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Germany: Far-right extremist arrested over fatal 1991 attack

April 4, 2022

After uncovering new leads in the 30-year-old cold case, prosecutors say the suspect was inspired by racist violence. He killed one man and injured two others in an arson attack on a refugee home.

Demonstration for Samuel Yeboah in Saarlouis on in September 2021
A march was held in honor of murder victim Samuel Yeboah on the anniversary of the attack last yearImage: BeckerBredel/IMAGO

Federal prosecutors in Germany announced on Monday that they had arrested a right-wing extremist over a 1991 arson attack on a home for refugees that left one person dead and two injured.

The suspect was named only as Peter S. following German privacy laws. He is accused of murder, attempted murder, and arson leading to death. 

In January, German investigators announced that they had uncovered new leads in the 30-year-old cold case and believed it was the work of an extremist.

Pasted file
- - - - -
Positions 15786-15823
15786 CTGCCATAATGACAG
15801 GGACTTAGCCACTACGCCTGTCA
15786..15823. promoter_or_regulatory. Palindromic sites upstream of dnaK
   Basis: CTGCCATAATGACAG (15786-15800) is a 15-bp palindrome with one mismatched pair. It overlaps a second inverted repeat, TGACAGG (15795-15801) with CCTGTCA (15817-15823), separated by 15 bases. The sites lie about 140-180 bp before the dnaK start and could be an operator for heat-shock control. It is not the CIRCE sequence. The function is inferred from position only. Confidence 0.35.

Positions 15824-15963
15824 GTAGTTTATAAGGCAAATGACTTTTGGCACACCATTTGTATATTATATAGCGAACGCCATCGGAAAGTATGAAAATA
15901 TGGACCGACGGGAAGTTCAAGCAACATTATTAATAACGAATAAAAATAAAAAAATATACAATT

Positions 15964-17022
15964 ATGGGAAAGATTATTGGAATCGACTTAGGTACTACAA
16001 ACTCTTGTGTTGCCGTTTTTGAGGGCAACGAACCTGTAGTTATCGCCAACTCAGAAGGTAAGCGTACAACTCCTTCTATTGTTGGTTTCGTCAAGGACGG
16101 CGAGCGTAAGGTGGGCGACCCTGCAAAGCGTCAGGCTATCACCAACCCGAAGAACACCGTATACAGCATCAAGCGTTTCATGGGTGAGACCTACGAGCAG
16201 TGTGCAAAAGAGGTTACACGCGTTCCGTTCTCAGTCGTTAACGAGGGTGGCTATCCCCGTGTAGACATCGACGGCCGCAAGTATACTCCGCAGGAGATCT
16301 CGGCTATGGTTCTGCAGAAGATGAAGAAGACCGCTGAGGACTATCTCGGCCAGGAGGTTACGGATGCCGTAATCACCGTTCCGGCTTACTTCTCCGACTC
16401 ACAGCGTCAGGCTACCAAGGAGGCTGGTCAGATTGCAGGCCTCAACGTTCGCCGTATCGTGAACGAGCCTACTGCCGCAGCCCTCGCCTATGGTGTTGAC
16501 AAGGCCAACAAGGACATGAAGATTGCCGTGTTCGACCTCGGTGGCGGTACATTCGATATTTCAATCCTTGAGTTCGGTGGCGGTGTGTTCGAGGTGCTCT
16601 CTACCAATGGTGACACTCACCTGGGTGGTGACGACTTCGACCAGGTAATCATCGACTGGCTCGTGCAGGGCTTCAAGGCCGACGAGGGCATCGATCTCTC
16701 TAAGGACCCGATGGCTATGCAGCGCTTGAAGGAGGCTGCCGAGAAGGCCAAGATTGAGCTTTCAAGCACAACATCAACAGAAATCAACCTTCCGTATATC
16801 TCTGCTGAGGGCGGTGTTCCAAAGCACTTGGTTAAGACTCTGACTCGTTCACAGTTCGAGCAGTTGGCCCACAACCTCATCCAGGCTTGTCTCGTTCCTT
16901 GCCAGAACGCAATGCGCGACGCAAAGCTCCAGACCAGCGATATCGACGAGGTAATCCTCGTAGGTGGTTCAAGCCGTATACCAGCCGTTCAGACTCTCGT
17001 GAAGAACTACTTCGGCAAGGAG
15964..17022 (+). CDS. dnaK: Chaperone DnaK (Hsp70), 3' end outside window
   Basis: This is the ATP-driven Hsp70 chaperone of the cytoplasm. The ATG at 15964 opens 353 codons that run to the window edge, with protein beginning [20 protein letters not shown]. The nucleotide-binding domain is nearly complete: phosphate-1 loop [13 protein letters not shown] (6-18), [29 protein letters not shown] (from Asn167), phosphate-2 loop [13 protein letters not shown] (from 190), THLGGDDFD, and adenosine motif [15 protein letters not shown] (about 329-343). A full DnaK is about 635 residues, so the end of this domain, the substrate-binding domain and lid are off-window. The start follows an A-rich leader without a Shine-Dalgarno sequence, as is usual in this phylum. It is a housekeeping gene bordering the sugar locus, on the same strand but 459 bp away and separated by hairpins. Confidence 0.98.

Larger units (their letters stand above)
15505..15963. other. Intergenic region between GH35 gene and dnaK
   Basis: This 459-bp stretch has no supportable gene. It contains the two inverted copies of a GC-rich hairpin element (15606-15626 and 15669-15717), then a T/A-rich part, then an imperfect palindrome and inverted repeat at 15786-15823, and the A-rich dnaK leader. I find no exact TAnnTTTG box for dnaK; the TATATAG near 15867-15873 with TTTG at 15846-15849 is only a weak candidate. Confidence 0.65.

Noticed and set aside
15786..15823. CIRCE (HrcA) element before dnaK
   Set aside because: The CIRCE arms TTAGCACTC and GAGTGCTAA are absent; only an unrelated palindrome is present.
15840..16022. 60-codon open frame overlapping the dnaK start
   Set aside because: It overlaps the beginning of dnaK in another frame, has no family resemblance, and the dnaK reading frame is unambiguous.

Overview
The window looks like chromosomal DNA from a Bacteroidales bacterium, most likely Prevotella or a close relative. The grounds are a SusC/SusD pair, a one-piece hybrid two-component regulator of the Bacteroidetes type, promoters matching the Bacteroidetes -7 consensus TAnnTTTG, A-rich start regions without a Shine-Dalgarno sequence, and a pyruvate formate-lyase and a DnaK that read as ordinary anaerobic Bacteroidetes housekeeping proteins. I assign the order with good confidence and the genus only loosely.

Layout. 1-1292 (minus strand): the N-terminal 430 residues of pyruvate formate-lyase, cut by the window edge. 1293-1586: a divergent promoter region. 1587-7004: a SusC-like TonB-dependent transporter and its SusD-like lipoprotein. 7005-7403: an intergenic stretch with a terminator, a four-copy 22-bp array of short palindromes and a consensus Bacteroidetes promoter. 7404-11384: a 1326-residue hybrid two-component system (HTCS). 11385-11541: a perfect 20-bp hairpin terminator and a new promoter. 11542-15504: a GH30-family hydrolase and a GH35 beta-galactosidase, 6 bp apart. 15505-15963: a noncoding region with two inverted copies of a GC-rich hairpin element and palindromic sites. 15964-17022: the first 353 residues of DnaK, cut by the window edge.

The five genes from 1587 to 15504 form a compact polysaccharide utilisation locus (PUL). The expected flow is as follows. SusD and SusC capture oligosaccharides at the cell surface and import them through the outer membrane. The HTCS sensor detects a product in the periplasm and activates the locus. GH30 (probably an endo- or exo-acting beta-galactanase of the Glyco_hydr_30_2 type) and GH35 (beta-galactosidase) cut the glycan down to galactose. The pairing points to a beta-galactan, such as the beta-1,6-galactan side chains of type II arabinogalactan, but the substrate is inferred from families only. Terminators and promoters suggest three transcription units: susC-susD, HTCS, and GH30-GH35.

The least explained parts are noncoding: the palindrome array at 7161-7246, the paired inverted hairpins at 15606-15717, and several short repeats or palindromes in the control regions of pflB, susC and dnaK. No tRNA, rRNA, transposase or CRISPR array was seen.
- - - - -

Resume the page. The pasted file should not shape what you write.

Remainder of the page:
What is known about the crime?

According to prosecutors, Peter S., now 49, spent the evening of September 18, 1991, with other acquaintances in the far-right scene in his small western town of Saarlouis.

The group is said to have discussed a spate of racist attacks in the eastern German town of Hoyerswerda and that someone should carry out similar crimes in their town.

Archival photo showing damage at the burned hostel-turned-refugee-residence in Saarlouis
Police photos show the damage to the hostel-turned-refugee-residence in SaarlouisImage: Landespolizeipräsidium Saarland

Immediately afterward, officials say, the suspect went to a residence for asylum-seekers in Saarlouis, poured gasoline on the stairs and set it alight.

The fire spread rapidly, causing two residents to break bones as they jumped out of windows.

Another 18 residents escaped unharmed, but 27-year-old Samuel Yeboah of Ghana, who was asleep at the time, suffered severe burns and smoke inhalation, dying in the hospital a few hours later.

es/wmr (AP, AFP)